Here in Seattle, we like our clothes to have a story. We enjoy individualism and supporting our local vendors. Mōksha is a small streetwear boutique, art gallery and lifestyle shop that feels the same way we Seattleites do.

Mōksha is a Hindu concept geared towards liberation. It is the act of breaking the cycle of reincarnation to achieve nirvana.

Current Mōksha owners and local designers, Robin Guilfoil and Karleen Ilangan, work to create a space where this message can be received and practiced by Seattle designers, musicians, and artists.

Walking into the store, you can just feel the good vibes. This place has everything. From the clothes, to the open space and high ceilings, to the giant stuffed monster - named Blamo - that greets you from the front window.

In addition to carrying name brands such as OBEY, 60-70 percent of their clothes, shoes and accessories are from local brands that they believe in. Robin and Karleen even have their own clothing line, Evergold, available through the boutique, representing their love of art, music and culture.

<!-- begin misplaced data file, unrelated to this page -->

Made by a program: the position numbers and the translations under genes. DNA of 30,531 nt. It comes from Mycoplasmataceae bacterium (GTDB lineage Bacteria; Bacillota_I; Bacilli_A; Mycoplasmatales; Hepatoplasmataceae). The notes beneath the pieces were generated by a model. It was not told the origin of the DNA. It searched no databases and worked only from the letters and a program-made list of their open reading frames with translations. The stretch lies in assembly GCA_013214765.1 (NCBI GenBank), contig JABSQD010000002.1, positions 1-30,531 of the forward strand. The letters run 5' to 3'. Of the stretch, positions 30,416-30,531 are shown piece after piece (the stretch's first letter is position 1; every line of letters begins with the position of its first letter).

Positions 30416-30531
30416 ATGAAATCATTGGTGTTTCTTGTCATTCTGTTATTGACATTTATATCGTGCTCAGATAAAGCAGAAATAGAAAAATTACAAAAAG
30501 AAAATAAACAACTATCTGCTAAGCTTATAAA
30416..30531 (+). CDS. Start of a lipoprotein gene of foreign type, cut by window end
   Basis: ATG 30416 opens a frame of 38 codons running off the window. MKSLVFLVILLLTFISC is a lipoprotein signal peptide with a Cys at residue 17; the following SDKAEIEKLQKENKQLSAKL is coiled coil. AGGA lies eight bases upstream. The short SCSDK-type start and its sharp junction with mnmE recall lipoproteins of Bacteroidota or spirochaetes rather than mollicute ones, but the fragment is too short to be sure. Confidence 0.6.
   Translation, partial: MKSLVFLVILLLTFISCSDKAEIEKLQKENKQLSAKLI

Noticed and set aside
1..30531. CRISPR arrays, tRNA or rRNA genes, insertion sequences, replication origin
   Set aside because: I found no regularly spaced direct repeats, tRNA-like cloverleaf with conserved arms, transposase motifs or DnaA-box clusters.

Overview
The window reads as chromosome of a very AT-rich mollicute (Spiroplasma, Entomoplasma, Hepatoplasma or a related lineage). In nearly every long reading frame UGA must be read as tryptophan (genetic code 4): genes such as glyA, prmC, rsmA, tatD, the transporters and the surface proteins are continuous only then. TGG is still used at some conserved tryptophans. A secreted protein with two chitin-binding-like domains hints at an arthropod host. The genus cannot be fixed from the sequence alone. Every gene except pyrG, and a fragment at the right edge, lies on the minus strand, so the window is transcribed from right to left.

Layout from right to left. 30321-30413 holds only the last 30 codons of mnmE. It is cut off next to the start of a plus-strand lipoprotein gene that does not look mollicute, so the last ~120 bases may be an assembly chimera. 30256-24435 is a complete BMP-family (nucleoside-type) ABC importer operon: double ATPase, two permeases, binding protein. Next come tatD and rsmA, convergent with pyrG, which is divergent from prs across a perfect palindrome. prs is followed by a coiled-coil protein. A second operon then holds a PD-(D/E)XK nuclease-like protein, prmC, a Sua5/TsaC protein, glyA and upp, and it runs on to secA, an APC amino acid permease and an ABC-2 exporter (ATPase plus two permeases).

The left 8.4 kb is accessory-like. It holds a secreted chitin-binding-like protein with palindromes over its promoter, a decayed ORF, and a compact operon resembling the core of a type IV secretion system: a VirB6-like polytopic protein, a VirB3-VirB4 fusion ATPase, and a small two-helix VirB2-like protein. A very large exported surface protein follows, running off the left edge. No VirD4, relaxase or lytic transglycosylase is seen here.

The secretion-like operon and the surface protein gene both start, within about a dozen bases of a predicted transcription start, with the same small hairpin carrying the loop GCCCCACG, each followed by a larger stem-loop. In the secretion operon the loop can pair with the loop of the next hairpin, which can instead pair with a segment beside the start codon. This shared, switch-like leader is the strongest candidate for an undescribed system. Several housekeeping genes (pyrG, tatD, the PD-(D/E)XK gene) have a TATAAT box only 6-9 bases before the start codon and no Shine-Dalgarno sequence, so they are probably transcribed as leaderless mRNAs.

One of the many amazing things about Mōksha is their ability to offer multiple ways to support the local arts community. In addition to great pieces from local designers, they also have live music events for Seattle musicians throughout the month, as well as an art gallery displaying pieces from local artists available for purchase.

Karleen also teaches yoga every Sunday in store after close, to further promote the good vibes and positive message Mōksha represents.

"We have a lot of contributors that see their vision through our space," Robin said. "We are owned by artists, run by artists. We want to stay true to that message."

When asked about the future of Seattle street style, Robin sees more cut and sew, less silk screen. People are looking for pieces you can't find anywhere else.

Mōksha definitely has you covered for clothes you can't find anywhere else. Currently their most popular item is a one-of-a-kind dress made out of recycled saris, from local designer Indie Ella, that are lightweight, colorful and perfect for summer.

As for the future of Mōksha, "Our goal is to just do what we believe in and what feels good," said Robin.

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By Trevor Chapman